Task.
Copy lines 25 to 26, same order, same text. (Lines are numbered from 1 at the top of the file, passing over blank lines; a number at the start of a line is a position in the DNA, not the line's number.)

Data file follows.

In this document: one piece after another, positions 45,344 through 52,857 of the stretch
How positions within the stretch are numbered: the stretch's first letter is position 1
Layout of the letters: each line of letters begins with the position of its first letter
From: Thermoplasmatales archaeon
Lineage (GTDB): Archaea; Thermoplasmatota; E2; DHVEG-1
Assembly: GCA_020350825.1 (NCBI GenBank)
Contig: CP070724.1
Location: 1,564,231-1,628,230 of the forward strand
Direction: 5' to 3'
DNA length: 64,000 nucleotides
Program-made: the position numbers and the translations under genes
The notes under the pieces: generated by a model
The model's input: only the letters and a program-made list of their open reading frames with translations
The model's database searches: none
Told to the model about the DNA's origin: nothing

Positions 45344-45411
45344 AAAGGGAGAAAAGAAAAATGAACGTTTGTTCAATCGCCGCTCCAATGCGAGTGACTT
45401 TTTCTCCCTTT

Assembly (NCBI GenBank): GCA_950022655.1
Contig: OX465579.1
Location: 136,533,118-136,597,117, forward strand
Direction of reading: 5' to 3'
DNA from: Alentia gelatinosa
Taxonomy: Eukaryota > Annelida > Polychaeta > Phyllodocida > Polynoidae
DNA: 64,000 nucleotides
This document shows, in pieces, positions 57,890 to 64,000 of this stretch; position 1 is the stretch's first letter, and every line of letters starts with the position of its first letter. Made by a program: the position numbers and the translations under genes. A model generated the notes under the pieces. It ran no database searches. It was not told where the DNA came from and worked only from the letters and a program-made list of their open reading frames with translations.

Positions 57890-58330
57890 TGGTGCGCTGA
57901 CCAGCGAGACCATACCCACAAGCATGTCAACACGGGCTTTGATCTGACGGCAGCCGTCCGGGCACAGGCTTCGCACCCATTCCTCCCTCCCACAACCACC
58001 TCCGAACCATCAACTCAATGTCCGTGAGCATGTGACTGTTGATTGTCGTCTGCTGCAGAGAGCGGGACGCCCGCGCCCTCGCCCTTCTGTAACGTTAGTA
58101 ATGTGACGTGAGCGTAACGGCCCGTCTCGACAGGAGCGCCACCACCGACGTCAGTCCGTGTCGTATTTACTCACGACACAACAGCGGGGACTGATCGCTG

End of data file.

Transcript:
DNA: 64,000 nucleotides
This document shows, in pieces, positions 57,890 to 64,000 of this stretch; position 1 is the stretch's first letter, and every line of letters starts with the position of its first letter. Made by a program: the position numbers and the translations under genes. A model generated the notes under the pieces. It ran no database searches. It was not told where the DNA came from and worked only from the letters and a program-made list of their open reading frames with translations.